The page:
Portrait of a Lady on Fire is a quietly inventive drama, set on an island in mid-18th century France. The film is about a painter, Marianne, who is commissioned to create a portrait of a bride-to-be, Heloise. Heloise is not so excited to be wedded off and refuses to pose, so Marianne must pretend she is only at the island to be Heloise’s companion and has to paint Heloise discreetly from her memory. But after all that looking at each other, attraction mounts and the film becomes about a fiery romance that celebrates liberty and passion.
I’ve been hearing about how good Portrait of a Lady on Fire is for what feels like months now – the night where I was hooked by the film’s trailer and the song that accompanies it, which is sung over one of the movie’s more surreal moments, seems so long ago. Why’d this movie take so damn long to expand? I have a feeling France choosing the one millionth adaptation of Les Misérables to represent at the Oscars instead had something to do with it. Nonetheless, there I was, on my first discount Tuesday of the month, sitting in the theater ready to watch what is supposedly one of the most “blazingly brilliant films” of 2019. After all that waiting, I think I share that sentiment.
Almost everything about Portrait of a Lady on Fire is outstanding.
The cinematography provides the film with a tender intimacy ripe with tension, from candle-lit discussions to radiant walks on the beach. This quality of the film is only bolstered by the wit of the script – words are sparse but always thought-provoking. In one of my favorite scenes of the film, Marianne informs Heloise she cannot make her portrait smile, and appears to have hurt her by insinuating her “anger always comes to the fore.” Marianne then lists the different idiosyncrasies of Heloise she has observed while painting her. Marianne appears to be in control of the scene. But then, Heloise quickly reminds Marianne they are in the “same place”. She has her walk over to her, and begins to list Marianne’s idiosyncrasies, reminding Marianne the subject observes the painter as much as the painter observes the subject. Heloise intelligently quips, “if you look at me, who do I look at?” The scene finishes with them on the verge of kissing, but restraining, producing frustration that is palpable. Tension is so excellently crafted from the dialogue alone, and the performances are the icing on the cake.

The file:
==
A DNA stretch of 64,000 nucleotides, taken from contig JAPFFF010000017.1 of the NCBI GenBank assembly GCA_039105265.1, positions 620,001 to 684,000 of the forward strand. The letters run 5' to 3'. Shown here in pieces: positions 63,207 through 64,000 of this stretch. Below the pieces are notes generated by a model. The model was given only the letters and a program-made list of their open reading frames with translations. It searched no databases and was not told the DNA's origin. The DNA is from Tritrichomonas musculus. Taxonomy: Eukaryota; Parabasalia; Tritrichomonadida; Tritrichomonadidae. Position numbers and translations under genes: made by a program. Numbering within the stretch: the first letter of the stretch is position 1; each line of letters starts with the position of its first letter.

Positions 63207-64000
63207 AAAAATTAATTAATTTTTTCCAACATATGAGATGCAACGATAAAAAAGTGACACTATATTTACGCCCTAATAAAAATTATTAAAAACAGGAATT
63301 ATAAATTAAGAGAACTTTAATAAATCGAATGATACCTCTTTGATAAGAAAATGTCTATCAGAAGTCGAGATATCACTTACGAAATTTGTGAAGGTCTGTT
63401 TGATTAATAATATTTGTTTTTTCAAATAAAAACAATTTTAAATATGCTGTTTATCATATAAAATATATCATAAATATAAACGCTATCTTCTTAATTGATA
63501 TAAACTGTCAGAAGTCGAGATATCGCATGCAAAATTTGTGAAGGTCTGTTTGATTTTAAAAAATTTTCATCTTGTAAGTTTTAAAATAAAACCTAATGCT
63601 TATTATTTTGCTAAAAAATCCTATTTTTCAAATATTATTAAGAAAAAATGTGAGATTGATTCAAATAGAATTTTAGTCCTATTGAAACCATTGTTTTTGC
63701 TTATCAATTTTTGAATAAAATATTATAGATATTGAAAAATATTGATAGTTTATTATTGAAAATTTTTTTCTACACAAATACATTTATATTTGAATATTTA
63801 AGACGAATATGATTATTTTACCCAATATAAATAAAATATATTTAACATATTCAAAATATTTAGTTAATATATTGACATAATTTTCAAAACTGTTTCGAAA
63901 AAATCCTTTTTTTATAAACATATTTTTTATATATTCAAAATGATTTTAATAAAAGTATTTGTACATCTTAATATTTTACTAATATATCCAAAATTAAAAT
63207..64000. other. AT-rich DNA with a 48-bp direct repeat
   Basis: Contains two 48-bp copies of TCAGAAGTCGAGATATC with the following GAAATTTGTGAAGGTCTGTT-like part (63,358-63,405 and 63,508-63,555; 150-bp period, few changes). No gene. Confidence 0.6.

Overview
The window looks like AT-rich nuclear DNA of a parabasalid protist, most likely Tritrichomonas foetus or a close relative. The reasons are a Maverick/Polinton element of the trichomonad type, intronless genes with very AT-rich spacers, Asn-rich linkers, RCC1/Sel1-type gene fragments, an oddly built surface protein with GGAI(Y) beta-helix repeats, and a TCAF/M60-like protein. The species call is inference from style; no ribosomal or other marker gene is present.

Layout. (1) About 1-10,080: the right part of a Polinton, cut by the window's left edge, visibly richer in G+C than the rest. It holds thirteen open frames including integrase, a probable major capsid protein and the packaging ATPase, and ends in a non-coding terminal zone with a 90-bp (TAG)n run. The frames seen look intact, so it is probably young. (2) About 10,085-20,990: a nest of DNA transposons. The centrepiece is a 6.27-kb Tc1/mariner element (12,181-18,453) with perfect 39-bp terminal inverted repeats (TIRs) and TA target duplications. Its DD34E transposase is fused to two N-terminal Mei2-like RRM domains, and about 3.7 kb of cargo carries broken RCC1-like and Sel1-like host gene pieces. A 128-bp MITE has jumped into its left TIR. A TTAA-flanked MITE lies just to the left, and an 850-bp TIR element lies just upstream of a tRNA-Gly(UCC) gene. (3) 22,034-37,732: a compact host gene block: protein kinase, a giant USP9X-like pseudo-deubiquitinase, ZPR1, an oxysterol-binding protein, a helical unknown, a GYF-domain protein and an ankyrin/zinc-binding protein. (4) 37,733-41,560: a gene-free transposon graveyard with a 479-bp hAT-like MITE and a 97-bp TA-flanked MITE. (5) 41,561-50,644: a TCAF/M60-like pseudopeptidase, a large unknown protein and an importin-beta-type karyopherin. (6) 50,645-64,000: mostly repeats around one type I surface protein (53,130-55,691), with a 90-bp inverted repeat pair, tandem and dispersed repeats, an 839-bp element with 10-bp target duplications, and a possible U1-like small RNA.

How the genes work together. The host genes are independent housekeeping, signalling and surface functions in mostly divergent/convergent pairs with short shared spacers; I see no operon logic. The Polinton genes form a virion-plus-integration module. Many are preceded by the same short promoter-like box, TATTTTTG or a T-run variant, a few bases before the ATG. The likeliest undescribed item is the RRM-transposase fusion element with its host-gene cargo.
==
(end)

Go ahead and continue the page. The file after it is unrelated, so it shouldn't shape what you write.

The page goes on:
The atmosphere of the film is richly textured with sound, whether that be the crackling of a fire, waves crashing on the shore, or a brush stroke on a canvas. Both Noemie Merlant and Adele Haenel give nuanced performances as their chemistry together flourishes with passion; the precision with which their expressions match the script is impeccable. The film’s final shot, a lengthy sequence set to the tune of Vivaldi’s Four Seasons and focused on Heloise, is an absolutely sensational bit of acting.
Portrait of a Lady on Fire is somewhat of a slow burn, but there is so much to dissect and admire in this self-proclaimed “manifesto of the female gaze” by writer/director Celine Sciamma, that not much patience is required. This is a film made by a filmmaker with not only a clear vision, but a love for her characters. 9/10